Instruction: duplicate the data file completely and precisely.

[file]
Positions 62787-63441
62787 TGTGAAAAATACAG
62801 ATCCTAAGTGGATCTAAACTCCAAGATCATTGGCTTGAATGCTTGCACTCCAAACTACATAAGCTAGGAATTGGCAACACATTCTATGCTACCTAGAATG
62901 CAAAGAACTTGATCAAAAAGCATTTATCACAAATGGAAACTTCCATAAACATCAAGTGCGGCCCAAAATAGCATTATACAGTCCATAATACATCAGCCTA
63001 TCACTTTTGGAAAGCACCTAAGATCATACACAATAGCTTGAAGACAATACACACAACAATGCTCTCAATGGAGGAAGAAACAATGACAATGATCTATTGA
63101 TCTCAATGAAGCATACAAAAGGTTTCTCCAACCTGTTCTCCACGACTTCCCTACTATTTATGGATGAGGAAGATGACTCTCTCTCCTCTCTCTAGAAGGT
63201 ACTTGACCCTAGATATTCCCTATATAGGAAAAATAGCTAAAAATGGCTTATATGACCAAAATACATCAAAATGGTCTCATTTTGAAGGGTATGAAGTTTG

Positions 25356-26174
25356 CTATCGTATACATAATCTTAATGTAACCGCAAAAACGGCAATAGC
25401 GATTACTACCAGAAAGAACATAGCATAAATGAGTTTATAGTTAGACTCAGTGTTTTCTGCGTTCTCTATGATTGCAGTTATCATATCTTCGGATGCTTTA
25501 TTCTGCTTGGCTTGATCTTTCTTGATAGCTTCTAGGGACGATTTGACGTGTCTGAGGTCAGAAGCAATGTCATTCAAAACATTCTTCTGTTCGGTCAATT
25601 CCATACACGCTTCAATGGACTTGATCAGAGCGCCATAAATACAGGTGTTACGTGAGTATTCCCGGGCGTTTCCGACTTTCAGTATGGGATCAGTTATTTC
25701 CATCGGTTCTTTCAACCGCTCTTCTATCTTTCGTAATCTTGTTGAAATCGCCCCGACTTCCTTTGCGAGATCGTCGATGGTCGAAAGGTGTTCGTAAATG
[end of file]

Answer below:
Positions 62787-63441
62787 TGTGAAAAATACAG
62801 ATCCTAAGTGGATCTAAACTCCAAGATCATTGGCTTGAATGCTTGCACTCCAAACTACATAAGCTAGGAATTGGCAACACATTCTATGCTACCTAGAATG
62901 CAAAGAACTTGATCAAAAAGCATTTATCACAAATGGAAACTTCCATAAACATCAAGTGCGGCCCAAAATAGCATTATACAGTCCATAATACATCAGCCTA
63001 TCACTTTTGGAAAGCACCTAAGATCATACACAATAGCTTGAAGACAATACACACAACAATGCTCTCAATGGAGGAAGAAACAATGACAATGATCTATTGA
63101 TCTCAATGAAGCATACAAAAGGTTTCTCCAACCTGTTCTCCACGACTTCCCTACTATTTATGGATGAGGAAGATGACTCTCTCTCCTCTCTCTAGAAGGT
63201 ACTTGACCCTAGATATTCCCTATATAGGAAAAATAGCTAAAAATGGCTTATATGACCAAAATACATCAAAATGGTCTCATTTTGAAGGGTATGAAGTTTG

Positions 25356-26174
25356 CTATCGTATACATAATCTTAATGTAACCGCAAAAACGGCAATAGC
25401 GATTACTACCAGAAAGAACATAGCATAAATGAGTTTATAGTTAGACTCAGTGTTTTCTGCGTTCTCTATGATTGCAGTTATCATATCTTCGGATGCTTTA
25501 TTCTGCTTGGCTTGATCTTTCTTGATAGCTTCTAGGGACGATTTGACGTGTCTGAGGTCAGAAGCAATGTCATTCAAAACATTCTTCTGTTCGGTCAATT
25601 CCATACACGCTTCAATGGACTTGATCAGAGCGCCATAAATACAGGTGTTACGTGAGTATTCCCGGGCGTTTCCGACTTTCAGTATGGGATCAGTTATTTC
25701 CATCGGTTCTTTCAACCGCTCTTCTATCTTTCGTAATCTTGTTGAAATCGCCCCGACTTCCTTTGCGAGATCGTCGATGGTCGAAAGGTGTTCGTAAATG